Reds only manage one hit and are shutout 7-0

Reds only manage one hit and are shutout 7-0

Three home runs by the Mets accounted for all seven runs, two of which barely made it out. However, one would have been enough as the Reds were only able to muster one hit and three total baserunners throughout the day. The Reds drop the series to the Mets and will have a day off before getting back into the division against the Cardinals.


The Reds’ offense was very quiet the first time through the order, with Jonathan India opening the bottom of the first by getting hit by a pitch and Aristides Aquino starting the third with a line-drive single. After the Aquino single, the bats went even quieter as Marcus Stroman retired the next 14 Reds hitters until Joey Votto walked with two outs in the bottom of the seventh inning.

Votto would be the last baserunner for the Reds as Stroman ultimately went eight innings allowing the lone hit to Aquino before Jeurys Familia came in for the ninth to strike out the side and end the game.


Jeff Hoffman made his first start since May 26th and seemed to pick up where he left off. He only lasted four innings, walking three and giving up two home runs alongside six hard-hit balls (batted balls with an exit velocity greater than 95 mph). 

Hoffman opened the game with a five-pitch walk. However, he was able to record the next three outs to exit the first inning unscathed. After getting an out to open the second, Jonathan Villar hit a high fly ball that barely eeked over the outstretched glove of Aquino and the wall in right-center field. The home run only had an xBA of .190, but the 366 feet were just enough to make it 1-0.

Three singles in a row from the top of the Mets lineup with exit velocities of 102.8 mph, 99.1 mph, and 109.5 mph loaded the bases with no outs to open the third inning. Dominic Smith then sent a home run (99.1 mph 369 feet) to left field for a grand slam extending the lead to 5-0. While men reached first and second again in the third and fourth innings, Hoffman escaped without further damage.

Tony Santillan came on in relief in the fifth, striking out Villar. After giving up a line-drive double to right-center field, Santillan missed up in the zone, and Luis Guillorme made him pay, parking the Mets’ third home run of the day (95.2 mph 391 feet) and pushing the lead to 7-0.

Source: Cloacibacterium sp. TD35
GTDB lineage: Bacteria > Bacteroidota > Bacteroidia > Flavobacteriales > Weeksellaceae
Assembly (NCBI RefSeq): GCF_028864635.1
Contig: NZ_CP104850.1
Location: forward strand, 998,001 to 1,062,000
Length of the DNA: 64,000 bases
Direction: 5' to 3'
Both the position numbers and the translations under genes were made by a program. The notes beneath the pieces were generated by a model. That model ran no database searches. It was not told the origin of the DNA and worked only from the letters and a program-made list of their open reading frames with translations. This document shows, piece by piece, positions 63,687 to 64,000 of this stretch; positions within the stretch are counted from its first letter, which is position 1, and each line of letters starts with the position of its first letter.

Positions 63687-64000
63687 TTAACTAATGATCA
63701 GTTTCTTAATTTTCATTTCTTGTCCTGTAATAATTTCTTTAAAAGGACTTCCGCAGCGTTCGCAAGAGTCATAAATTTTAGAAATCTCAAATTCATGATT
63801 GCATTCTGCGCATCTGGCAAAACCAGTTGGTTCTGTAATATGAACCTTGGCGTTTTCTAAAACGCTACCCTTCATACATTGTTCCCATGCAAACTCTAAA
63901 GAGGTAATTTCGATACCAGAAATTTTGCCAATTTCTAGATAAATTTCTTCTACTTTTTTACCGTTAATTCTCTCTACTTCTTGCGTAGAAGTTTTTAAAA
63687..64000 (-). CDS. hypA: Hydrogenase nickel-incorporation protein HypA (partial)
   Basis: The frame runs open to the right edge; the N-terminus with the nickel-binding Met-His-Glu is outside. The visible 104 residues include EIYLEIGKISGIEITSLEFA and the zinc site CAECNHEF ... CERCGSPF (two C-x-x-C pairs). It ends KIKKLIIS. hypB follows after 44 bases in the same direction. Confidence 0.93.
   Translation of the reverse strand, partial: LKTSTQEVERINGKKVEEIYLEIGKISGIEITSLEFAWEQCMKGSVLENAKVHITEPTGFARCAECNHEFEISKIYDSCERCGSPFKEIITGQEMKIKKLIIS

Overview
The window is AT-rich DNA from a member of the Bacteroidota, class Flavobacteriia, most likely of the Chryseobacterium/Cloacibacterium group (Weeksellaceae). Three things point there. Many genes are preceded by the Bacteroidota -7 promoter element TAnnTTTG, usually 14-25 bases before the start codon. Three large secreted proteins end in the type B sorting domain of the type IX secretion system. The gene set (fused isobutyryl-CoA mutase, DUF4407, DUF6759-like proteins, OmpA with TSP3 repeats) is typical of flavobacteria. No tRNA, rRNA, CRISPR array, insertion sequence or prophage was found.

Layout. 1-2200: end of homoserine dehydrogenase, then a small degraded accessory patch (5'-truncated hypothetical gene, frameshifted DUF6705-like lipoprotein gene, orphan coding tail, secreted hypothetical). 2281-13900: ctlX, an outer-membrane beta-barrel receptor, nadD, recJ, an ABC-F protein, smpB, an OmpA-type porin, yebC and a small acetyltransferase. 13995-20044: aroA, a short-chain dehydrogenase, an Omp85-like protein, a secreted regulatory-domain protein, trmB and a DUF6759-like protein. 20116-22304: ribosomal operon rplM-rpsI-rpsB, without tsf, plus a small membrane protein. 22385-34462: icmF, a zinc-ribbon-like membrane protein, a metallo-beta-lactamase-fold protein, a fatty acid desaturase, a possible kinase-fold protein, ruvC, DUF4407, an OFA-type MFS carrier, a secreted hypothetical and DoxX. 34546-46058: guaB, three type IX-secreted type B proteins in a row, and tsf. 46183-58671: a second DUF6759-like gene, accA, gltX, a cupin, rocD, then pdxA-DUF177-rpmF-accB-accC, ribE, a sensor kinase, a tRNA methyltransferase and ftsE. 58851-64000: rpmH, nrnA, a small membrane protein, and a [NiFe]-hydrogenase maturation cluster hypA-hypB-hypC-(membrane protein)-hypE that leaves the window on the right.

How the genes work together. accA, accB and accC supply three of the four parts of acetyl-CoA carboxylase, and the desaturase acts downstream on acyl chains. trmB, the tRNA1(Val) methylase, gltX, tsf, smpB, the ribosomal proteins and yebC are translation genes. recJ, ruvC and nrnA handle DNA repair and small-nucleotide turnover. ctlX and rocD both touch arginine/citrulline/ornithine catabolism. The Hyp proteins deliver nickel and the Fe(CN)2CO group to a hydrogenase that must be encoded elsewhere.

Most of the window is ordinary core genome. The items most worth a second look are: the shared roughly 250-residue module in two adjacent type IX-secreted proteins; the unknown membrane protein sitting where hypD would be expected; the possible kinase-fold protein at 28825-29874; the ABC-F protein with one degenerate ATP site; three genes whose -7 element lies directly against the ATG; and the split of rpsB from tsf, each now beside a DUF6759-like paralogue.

Sean Doolittle added an inning of scoreless relief in the sixth with one walk and a strikeout.

R.J. Alaniz retired four of the five batters he faced in the seventh and beginning of the eighth.

Edgar Garcia spelled Alaniz with one out in the eighth retiring the heart of the order, only issuing a walk to Smith. Garcia came back out in the ninth, retiring the Mets in order.


Hardest-Hit Balls

  • Aristides Aquino: 100.8 mph | Single in 3rd inning
  • Shogo Akiyama: 100.3 mph | Lineout in 6th inning
  • Tyler Naquin: 97.3 mph | Lineout in 5th inning

Unluckiest Out of the Day

  • Kyle Farmer: .500 xBA | Lineout in 8th inning

Highest Velocities By Pitcher

  • Jeff Hoffman: 95.0 mph
  • Tony Santillan: 96.7 mph
  • Sean Doolittle: 92.7 mph
  • R.J. Alaniz: 93.6 mph
  • Edgar Garcia: 94.4 mph

Highest Pitch Spins

  • Sean Doolittle: 2,773 rpm | Curveball

Most Pitch Movement

  • R.J. Alaniz: 22 inches horizontal movement | Sinker
  • Jeff Hoffman: 63 inches vertical movement | Curveball

Team Expected Batting Averages (xBA)

  • Mets: .204
  • Reds: .147
What’s Next?

The Reds have tomorrow off before the Cardinals come to town for a three-game series beginning with an evening game Friday at Great American Ball Park. First pitch is at 7:10 p.m. EST as Tyler Mahle faces off against Wade Leblanc.

Featured Image by PI/Zuma Press/Icon Sportswire

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Chris Duzyk

Chris began his Reds fandom with family trips from central Kentucky to Riverfront Stadium. At a young age, he had to learn to swing a wiffle ball bat left handed to properly imitate Ken Griffey Jr. and Sean Casey in backyard games against his brother. A graduate from Centre College, he was able to combine his love of baseball statistics and analytics often into his statistics and econometrics courses. He currently is living in Northern Kentucky where all it takes is a simple walk across the bridge to enjoy the games. Find him on Twitter @cduzyk.